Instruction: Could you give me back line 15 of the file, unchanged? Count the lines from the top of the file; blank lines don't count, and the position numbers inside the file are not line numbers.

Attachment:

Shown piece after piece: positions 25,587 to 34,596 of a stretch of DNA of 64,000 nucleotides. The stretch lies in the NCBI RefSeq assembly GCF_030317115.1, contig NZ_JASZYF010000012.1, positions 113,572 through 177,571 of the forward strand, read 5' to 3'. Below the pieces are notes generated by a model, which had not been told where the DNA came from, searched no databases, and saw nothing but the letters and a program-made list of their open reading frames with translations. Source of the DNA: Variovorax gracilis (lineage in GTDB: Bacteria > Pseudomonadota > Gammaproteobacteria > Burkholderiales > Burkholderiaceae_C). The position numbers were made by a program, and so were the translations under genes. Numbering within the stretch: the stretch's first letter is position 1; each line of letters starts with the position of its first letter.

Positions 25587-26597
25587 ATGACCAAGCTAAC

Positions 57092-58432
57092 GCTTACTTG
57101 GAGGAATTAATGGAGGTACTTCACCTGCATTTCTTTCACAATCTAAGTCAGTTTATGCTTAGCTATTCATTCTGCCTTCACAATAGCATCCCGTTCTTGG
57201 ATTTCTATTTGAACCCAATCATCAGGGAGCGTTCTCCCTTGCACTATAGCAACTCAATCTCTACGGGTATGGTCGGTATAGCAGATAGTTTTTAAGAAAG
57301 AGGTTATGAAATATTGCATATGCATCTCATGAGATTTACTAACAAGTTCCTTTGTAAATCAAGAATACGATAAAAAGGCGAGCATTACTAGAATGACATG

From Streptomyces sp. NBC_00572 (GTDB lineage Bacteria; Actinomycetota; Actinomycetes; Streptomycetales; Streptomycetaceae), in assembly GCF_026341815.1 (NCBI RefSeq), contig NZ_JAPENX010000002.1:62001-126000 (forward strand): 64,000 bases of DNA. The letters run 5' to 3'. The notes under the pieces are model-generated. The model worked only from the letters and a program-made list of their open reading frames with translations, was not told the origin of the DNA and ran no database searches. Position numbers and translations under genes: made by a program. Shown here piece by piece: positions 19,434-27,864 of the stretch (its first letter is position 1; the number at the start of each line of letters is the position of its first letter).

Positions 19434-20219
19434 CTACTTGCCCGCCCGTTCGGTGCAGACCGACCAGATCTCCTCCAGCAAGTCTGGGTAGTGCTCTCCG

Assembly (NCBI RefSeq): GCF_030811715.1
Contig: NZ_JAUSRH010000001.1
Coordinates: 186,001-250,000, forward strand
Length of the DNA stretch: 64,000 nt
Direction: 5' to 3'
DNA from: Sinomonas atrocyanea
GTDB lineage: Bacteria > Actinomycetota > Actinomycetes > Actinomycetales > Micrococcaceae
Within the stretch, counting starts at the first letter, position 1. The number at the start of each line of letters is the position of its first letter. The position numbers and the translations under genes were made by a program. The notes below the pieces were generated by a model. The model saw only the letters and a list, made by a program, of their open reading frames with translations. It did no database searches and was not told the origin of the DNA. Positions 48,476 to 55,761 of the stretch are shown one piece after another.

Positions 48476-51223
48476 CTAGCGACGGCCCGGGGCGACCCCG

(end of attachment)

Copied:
Length of the DNA stretch: 64,000 nt